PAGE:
Travel blogger Su Wai Phyo on how travel has transformed her life

Written by Stephanie Li Published on     5 mins read

Su Wai Phyo unpacks the meaning of being a travel blogger and how she shatters the blogger stigma.

Travel has the power to transform one’s life in surprising ways. That’s what happened to Su Wai Phyo, a Burmese travel and lifestyle blogger after traveling extensively in Europe, India, and her home country Myanmar. Her voracious passion for traveling and writing led to the creation of her own blog, Su Wai Go, where she recounts her learnings from each adventure. She also won the Youth’s Choice at the Myanmar Influencer Awards Ceremony in December 2017, just six months after she began blogging.  

This interview has been edited for brevity and clarity. 

KrASIA (Kr): What made you decide to start a travel blog? 

Su Wai Phyo (SWP): It’s down to passion and the people I love.

Prior to starting my blog, I had already been travelling a lot and posting about different places of interest on social media. It’s something that I enjoy very much. My family and friends kept urging me to start a travel blog, and I also wanted to share my adventures with people I love. So I became a travel blogger in May 2017.

Kr: Who is constantly on your mind when you travel? Why?

SWP: I believe in living in the present moment. Typically, I focus on travelling instead of keeping things on my mind.

However, I sometimes get reminded of loved ones while travelling, especially because I wish I could show them all the things I get to experience too. For example, if I chance upon something that my mother would like, I often think to myself, “How nice it would be if she could be here.”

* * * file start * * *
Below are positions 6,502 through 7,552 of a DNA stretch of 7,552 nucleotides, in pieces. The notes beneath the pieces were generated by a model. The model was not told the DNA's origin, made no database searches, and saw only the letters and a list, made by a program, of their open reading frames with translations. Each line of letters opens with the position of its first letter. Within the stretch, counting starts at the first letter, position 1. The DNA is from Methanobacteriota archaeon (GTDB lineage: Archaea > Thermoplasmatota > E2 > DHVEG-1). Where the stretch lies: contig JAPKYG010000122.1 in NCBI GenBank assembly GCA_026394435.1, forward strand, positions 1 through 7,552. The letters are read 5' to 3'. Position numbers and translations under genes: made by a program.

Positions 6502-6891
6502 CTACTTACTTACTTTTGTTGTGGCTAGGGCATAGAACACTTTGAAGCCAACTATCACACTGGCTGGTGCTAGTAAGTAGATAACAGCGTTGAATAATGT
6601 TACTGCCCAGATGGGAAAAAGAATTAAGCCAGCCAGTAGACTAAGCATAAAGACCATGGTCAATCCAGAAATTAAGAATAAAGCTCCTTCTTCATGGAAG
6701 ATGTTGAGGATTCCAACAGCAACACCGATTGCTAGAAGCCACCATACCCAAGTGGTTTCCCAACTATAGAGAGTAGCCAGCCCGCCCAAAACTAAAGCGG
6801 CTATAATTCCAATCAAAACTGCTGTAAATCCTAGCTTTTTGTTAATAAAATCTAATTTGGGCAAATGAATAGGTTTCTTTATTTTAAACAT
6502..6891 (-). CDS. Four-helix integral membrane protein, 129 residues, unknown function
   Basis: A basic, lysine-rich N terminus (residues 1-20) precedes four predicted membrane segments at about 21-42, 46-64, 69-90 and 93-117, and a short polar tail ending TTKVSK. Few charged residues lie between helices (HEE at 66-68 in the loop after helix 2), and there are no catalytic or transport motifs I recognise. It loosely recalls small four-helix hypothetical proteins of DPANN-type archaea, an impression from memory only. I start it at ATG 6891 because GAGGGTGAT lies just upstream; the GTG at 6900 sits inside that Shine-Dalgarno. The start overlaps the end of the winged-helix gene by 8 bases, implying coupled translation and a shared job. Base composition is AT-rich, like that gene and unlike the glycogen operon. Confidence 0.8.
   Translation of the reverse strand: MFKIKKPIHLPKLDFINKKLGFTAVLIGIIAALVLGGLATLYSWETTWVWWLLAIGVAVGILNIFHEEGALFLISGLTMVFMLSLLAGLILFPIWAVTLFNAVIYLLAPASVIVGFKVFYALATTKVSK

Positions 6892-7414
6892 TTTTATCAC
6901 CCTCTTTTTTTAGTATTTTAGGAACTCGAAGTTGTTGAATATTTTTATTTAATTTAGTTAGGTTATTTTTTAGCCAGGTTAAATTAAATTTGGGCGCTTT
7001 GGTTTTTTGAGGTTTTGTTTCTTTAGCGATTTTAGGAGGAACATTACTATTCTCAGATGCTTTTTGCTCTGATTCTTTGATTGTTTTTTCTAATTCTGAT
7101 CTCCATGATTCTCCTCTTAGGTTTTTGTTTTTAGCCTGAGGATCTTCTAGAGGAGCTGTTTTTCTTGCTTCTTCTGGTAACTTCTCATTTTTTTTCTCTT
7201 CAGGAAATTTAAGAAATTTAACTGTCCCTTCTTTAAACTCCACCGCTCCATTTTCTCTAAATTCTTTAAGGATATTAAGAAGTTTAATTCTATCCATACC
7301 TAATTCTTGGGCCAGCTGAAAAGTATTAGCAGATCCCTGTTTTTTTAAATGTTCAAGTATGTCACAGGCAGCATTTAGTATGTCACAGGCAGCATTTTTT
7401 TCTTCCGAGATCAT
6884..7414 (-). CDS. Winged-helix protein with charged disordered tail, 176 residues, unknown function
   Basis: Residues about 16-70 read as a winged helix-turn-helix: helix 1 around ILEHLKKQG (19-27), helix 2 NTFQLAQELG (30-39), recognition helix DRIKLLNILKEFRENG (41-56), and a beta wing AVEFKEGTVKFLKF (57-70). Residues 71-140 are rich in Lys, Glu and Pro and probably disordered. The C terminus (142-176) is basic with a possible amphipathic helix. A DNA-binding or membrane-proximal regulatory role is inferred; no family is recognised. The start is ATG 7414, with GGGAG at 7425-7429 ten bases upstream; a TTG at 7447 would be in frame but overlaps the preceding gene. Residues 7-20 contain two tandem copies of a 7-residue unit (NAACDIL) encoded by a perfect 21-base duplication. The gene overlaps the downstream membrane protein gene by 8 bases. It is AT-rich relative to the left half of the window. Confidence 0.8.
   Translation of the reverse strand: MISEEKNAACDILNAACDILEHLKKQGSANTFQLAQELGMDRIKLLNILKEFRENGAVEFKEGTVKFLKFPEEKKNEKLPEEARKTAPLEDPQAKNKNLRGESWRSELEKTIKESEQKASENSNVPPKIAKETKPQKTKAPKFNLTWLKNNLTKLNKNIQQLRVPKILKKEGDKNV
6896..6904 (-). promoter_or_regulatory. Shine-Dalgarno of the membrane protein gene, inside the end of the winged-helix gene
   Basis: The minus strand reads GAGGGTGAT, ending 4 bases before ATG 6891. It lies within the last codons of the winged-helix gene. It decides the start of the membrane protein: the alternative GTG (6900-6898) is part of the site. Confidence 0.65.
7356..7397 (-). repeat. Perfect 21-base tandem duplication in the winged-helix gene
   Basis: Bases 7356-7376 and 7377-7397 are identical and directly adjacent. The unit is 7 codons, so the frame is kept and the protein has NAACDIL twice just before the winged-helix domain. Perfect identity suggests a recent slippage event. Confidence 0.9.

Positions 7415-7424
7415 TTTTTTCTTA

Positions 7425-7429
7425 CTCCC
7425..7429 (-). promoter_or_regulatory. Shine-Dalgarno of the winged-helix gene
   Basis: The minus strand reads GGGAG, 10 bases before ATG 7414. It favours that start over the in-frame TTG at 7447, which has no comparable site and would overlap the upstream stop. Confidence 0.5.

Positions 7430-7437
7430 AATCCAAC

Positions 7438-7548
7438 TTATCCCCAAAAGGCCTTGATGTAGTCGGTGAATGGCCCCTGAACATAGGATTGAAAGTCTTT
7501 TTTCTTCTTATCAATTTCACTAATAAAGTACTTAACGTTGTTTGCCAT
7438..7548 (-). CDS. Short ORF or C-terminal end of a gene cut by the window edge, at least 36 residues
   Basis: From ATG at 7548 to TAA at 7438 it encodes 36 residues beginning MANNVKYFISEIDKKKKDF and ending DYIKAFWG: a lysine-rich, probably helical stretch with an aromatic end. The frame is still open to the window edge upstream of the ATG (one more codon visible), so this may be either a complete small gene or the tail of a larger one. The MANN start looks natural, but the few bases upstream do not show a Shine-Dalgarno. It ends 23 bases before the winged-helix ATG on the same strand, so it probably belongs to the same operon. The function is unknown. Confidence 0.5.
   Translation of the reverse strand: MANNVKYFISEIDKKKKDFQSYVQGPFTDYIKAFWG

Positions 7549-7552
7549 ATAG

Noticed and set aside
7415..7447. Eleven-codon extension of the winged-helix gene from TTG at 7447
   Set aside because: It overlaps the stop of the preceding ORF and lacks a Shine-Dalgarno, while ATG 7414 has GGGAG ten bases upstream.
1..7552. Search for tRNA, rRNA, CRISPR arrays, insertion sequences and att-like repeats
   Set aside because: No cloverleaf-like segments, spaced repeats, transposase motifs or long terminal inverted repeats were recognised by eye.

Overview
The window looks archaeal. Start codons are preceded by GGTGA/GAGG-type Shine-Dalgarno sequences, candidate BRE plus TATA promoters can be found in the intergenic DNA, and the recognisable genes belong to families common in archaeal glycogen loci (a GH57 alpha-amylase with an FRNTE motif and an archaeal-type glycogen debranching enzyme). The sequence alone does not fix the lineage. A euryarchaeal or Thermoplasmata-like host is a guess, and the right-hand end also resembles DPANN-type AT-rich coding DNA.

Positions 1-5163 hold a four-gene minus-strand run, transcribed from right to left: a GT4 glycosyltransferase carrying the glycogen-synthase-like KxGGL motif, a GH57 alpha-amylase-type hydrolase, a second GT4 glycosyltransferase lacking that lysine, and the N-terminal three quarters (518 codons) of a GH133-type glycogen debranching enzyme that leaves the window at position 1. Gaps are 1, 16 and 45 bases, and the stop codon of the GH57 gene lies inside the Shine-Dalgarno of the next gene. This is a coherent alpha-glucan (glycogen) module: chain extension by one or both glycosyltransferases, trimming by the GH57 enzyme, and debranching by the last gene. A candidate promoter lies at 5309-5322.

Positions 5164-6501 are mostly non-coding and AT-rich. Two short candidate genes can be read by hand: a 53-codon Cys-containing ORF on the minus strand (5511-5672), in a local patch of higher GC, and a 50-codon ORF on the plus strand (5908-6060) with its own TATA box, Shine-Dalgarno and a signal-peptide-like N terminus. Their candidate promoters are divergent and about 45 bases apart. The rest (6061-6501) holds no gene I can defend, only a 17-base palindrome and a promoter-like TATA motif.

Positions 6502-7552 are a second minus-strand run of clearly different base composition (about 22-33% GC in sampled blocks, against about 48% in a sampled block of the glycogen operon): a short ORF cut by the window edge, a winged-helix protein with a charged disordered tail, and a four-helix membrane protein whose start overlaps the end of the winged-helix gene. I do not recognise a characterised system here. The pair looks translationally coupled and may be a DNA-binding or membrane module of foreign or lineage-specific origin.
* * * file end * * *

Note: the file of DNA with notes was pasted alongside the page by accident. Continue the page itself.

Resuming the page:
My long-lost father left home 14 years ago after his business failed and he needed to earn money. But he didn’t tell us that he was leaving home, and sometimes as I wander around on my travels, I do imagine I could bump into him. I feel like he’d be able to reach me easily if I were more famous; or if he’s not planning to return, I still hope he is proud of what I’m doing today.

Kr: Most of your followers wouldn’t know about this aspect of your personal life and travel background. Speaking of tough times, how has the COVID-19 pandemic affected your travel blogging? 

SWP: This is definitely not a good time for travel blogging. But for now, I actually have a backlog of travel content to work on and upload, because I was previously busy with my 9-to-5 job and some of my earlier travels haven’t been documented.

The COVID-19 pandemic serves as a good chance to update my travel blog, and bring people to various parts of the world from the comfort of home.

Kr: What is the most beautiful place you’ve ever visited?

SWP: Oh, this is a tough question! Every country or place has its own beauty and offers a unique experience. I really like Switzerland because I think it’s so beautiful.

But if I had to pick an unforgettable trip – the most gorgeous and peaceful sanctuary that made me want to stay on instead of returning to Yangon – it’ll be Indawgyi Lake in Kachin State, in northern Myanmar. That’s one of the largest inland lakes in Southeast Asia. And apart from the scenic aspect, the level of calmness in the surroundings was absolutely magical. I would say that’s my favorite place.